MANILA, SEPT. 24 -- A series of bombings attributed to military rebels and economic turmoil stemming from the Persian Gulf crisis are feeding a wave of coup jitters here and prompting calls for stronger leadership.
In the latest and most serious of more than 30 bombings in Manila since mid-August, two explosions in luxury hotels in the Makati financial district Sunday injured eight people, including a Japanese businessman and his two children.
Shortly before the blasts, a leader of the military rebels, cashiered army colonel Gregorio Honasan, called Aquino the "root cause" of the country's problems and predicted that her "vindictive, corrupt and incompetent" government would soon be ousted in a "bloodless coup."
Aquino told reporters today that her government is considering "stricter measures" to prevent more bombings, but she ruled out declaring martial law, as her predecessor, president Ferdinand Marcos, did 18 years ago this month. Besides injuring bystanders in some cases, the bombings are "really terrible for our economy insofar as tourists and investors are concerned," Aquino said.
Compounding Aquino's troubles is labor disorder following a nearly 30 percent increase in oil prices Friday. A strike today by a leftist union of "jeepney" passenger-vehicle drivers to protest the increases was generally ineffective, but authorities are bracing for further agitation linked to expected price hikes in other sectors.
The government has been trying to condition the public for fuel price increases since August, when the gulf crisis made them inevitable, pointing out that prices here are still the second-lowest in Asia after Indonesia's. Still, the government remains wary of potential repercussions. Two of the six coup attempts against Aquino in her four years in office have been launched following oil price increases.
Further complicating matters, the New People's Army (NPA), a 19,000-member Communist guerrilla group, today rejected Aquino's Sept. 12 declaration of a unilateral cease-fire by government forces in the capital and several northern provinces that were heavily damaged by a July 16 earthquake. A statement signed by NPA "chief of staff" Romulo Kintanar accused the government of "insincerity and high-handedness" and vowed to "intensify military operations in those quake-damaged areas and in Metro Manila."
Considered the more immediate threat, however, are the military rebels, who authorities say are trying to destabilize the government.
Philippine officials and foreign analysts generally discount the rebels' ability to stage an outright military takeover, but none rules out another try. The rebels are seen as having ample ammunition to keep the government on edge, in light of widespread public frustration over the perceived weakness of Aquino's presidency, uncertain backing for her in the armed forces and mounting economic difficulties.
The uneasiness was illustrated recently when panicky callers jammed military switchboards with reports that rebel paratroopers were descending on Manila's international airport. Government troops rushed to the scene, only to find about 20 unmanned hot-air balloons that had strayed from a town fiesta in the nearby province of Cavite.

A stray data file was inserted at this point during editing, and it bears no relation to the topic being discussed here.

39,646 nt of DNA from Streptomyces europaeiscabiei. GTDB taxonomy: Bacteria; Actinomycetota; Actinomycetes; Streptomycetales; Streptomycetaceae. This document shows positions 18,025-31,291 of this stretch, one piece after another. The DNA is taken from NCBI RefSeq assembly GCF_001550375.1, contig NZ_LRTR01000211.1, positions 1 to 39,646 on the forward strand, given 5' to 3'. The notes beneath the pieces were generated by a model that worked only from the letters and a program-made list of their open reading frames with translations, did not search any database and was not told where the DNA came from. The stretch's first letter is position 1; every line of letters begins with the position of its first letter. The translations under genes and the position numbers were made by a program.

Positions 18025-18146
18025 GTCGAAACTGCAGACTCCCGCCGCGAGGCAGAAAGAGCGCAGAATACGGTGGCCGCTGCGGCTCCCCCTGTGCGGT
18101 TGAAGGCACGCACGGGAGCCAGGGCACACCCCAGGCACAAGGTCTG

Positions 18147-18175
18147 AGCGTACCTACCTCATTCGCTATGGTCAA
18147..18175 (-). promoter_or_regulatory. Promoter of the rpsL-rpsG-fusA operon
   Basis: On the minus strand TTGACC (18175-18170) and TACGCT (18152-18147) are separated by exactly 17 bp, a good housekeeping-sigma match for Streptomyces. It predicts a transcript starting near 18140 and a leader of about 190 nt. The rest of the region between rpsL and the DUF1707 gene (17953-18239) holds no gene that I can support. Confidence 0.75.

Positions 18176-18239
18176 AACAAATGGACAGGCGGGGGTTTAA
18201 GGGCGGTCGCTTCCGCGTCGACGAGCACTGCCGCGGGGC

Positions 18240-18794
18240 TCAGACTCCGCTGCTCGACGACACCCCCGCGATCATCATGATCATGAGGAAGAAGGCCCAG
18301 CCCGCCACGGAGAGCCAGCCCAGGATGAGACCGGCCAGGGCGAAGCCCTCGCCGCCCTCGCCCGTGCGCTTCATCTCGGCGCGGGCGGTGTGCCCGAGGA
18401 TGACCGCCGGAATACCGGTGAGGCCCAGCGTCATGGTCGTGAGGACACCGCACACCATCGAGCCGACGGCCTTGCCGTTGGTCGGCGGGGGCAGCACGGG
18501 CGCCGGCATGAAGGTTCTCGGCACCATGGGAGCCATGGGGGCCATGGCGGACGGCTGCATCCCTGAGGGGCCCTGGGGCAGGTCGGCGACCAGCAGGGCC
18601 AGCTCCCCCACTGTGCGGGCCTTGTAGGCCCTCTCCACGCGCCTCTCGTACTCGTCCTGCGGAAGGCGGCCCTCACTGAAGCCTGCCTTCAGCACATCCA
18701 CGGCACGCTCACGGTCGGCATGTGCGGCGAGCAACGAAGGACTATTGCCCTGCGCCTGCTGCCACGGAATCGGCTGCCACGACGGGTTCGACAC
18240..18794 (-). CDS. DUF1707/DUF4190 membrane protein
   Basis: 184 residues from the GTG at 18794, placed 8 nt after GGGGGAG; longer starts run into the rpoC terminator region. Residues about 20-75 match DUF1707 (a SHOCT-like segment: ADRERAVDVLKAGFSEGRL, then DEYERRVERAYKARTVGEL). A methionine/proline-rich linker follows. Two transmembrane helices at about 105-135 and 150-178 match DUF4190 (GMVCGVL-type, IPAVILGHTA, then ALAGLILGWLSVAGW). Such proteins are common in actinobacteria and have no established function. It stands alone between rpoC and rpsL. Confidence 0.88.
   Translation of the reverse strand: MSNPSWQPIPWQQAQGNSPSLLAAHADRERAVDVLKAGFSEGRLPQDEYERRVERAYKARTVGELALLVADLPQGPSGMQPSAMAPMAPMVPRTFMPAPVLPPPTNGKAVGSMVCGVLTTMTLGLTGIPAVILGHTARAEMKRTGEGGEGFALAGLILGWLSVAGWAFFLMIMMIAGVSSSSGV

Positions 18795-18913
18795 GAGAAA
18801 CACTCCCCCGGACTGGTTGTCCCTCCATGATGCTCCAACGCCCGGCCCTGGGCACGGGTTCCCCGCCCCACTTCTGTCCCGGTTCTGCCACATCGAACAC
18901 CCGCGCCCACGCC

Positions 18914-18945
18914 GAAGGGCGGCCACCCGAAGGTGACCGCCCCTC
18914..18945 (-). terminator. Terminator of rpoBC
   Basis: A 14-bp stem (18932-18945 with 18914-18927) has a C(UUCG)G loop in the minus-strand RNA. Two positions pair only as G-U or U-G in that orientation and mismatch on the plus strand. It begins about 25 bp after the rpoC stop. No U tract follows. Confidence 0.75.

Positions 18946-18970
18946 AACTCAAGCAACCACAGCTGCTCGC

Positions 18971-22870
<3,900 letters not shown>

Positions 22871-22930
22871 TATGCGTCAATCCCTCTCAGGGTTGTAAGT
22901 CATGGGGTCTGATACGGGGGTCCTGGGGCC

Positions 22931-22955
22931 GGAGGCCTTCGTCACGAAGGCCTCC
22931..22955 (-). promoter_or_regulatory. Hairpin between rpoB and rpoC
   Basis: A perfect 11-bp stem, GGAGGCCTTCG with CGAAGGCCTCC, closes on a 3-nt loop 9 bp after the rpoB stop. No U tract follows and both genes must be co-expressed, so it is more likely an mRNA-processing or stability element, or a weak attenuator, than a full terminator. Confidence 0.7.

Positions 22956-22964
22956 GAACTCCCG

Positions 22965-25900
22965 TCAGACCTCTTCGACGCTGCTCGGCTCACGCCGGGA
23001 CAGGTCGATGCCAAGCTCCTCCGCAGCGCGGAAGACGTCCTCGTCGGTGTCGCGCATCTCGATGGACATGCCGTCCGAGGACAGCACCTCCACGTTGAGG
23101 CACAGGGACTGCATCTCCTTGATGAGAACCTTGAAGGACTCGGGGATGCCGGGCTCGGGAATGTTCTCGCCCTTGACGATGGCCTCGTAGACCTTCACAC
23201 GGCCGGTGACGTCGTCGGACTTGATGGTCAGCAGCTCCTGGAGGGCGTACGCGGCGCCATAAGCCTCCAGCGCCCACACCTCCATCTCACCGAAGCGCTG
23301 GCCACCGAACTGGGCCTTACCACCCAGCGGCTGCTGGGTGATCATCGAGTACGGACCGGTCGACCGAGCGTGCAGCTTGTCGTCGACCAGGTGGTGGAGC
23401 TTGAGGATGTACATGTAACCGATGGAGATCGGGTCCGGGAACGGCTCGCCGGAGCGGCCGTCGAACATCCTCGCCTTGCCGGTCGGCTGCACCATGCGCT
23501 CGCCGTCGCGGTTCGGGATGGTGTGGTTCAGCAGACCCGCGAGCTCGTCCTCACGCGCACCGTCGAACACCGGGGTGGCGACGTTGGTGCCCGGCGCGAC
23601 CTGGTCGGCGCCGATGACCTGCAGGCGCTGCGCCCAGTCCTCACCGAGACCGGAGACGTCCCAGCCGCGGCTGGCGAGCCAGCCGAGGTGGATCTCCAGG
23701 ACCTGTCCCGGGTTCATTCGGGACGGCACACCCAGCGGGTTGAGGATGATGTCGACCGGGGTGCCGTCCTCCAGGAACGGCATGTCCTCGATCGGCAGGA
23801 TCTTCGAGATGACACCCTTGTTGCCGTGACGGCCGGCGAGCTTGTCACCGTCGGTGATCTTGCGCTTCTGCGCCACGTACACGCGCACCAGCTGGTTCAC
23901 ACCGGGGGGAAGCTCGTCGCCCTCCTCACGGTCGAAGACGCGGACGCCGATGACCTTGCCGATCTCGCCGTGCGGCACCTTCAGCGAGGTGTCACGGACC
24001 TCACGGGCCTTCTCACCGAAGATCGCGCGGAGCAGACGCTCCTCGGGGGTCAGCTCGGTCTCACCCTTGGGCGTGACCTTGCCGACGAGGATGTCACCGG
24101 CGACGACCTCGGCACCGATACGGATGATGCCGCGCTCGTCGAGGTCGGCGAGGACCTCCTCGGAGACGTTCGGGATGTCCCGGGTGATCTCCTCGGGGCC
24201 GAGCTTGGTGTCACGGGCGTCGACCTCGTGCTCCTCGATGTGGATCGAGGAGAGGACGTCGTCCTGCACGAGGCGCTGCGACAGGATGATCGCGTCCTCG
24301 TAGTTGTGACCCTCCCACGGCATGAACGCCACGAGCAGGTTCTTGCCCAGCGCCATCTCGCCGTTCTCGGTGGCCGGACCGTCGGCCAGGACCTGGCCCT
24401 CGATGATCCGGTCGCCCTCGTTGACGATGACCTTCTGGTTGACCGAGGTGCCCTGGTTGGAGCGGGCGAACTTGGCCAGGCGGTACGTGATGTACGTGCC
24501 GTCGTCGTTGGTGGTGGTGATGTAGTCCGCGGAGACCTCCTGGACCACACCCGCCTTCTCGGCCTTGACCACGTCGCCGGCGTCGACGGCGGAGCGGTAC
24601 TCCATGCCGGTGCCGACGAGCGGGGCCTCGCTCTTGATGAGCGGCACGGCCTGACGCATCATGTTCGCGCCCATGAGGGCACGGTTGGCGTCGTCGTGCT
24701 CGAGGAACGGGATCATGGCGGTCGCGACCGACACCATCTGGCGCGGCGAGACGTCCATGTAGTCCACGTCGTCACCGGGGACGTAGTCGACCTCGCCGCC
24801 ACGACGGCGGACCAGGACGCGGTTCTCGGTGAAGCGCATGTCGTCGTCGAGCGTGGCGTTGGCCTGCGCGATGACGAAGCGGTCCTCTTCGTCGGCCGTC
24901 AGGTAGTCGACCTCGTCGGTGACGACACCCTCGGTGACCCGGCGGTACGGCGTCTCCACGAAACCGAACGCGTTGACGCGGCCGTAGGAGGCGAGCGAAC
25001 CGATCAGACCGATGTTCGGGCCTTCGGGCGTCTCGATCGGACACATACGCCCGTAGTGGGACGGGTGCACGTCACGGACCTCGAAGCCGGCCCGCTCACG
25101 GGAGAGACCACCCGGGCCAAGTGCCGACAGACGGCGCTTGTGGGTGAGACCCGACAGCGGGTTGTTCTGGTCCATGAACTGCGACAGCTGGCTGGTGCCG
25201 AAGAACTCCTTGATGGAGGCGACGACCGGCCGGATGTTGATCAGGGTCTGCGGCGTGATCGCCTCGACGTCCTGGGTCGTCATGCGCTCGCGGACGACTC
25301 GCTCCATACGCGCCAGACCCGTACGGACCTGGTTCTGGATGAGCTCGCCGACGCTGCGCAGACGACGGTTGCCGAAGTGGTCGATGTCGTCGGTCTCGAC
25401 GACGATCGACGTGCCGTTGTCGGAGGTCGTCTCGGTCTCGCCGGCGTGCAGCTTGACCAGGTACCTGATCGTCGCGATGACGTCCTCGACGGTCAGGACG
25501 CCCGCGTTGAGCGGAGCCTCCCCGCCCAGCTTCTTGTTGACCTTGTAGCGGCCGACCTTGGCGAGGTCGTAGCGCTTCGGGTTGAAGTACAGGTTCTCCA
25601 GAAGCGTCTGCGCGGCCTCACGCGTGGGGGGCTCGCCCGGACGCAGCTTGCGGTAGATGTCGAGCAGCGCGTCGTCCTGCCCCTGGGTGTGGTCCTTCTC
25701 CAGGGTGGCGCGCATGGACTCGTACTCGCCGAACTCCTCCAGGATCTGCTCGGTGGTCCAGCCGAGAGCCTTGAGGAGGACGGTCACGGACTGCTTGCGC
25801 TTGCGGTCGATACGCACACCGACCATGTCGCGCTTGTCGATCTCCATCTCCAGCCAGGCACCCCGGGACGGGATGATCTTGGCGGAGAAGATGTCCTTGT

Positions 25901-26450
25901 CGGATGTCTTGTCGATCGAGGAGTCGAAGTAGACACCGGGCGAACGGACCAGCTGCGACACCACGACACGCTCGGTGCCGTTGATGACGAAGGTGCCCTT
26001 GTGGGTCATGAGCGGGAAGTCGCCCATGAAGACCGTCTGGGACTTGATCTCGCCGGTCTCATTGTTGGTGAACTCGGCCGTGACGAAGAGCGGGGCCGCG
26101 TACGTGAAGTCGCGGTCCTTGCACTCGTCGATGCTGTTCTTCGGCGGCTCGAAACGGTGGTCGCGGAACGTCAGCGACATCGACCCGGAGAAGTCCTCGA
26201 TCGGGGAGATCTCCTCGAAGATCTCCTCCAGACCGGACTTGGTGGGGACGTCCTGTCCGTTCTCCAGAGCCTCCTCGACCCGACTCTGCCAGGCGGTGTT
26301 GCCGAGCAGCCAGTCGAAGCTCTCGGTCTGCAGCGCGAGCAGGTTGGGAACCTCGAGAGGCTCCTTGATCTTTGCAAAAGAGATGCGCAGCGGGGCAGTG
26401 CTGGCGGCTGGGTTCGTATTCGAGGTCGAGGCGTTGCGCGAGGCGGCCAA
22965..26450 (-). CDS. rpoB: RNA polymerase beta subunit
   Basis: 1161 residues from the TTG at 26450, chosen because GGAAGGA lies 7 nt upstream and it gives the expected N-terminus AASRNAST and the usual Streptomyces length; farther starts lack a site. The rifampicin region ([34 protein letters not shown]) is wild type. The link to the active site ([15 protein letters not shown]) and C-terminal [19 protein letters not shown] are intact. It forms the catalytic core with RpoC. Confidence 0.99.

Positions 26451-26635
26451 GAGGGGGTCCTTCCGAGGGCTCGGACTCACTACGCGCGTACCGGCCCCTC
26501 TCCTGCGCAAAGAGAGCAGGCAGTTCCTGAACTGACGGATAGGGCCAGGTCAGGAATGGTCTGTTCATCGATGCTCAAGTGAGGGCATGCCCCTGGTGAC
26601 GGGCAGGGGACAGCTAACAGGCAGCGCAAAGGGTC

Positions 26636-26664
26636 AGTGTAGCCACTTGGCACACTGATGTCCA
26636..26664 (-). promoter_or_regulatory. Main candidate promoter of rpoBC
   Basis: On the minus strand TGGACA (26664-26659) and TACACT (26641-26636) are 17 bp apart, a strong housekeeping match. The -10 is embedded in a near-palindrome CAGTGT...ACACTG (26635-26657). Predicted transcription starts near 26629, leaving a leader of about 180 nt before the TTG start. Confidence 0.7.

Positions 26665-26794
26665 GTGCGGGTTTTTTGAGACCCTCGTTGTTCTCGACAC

Particularly unsettling have been the bombings, which began Aug. 13. Most have caused only minor property damage, but lately the attackers have been growing bolder.
One bomb this month went off inside Manila's Fort Bonifacio, headquarters of the Philippine army, near a building where the army commander was hosting a cocktail party. Earlier, military intelligence agents had foiled a raid on an armory in the capital, arresting four men who tried to drive off with 71 weapons. Military officials identified the leader of the group as a civilian associate of Honasan.
The bombings started about the time that Honasan called for a resumption of "tactical operations" against the government in response to the military's efforts to track down another rebel colonel, Alexander Noble, in the jungles of the southern island of Mindanao.
Noble, who served as deputy commander of Aquino's elite Presidential Security Guard before he joined the most recent coup attempt in December 1989, has eluded capture so far.
Since the December coup attempt, which left more than 100 people dead and nearly toppled Aquino before U.S. warplanes staged a show of force in her support, the ranks of the Presidential Security Guard have been doubled to about 1,500 members. In addition, a secretive new military Counter-Intelligence Command has been created to help detect future rebel moves.
Equipped with its own armored vehicles, helicopters and boats, as well as advanced communications and night-vision equipment, the Presidential Security Guard is considered a formidable obstacle to a new coup attempt, although some of the same morale problems that afflict other units have been reported.
While little is known about the rebels' military organization, some Philippine and foreign analysts now believe that three groups -- Marcos loyalists led by former general Jose Maria Zumel; Honasan's newly renamed Nationalist Revolutionary Alliance, known by its Tagalog initials as RAM; and a shadowy group called the Young Officers' Union, or YOU -- have joined forces under an "executive committee" composed of the groups' leaders.
"What you've got now is the loyalists, the YOU and the RAM grouped in a loose coalition," said a Western source who monitors the Philippine military. "But we don't know how closely they're organized."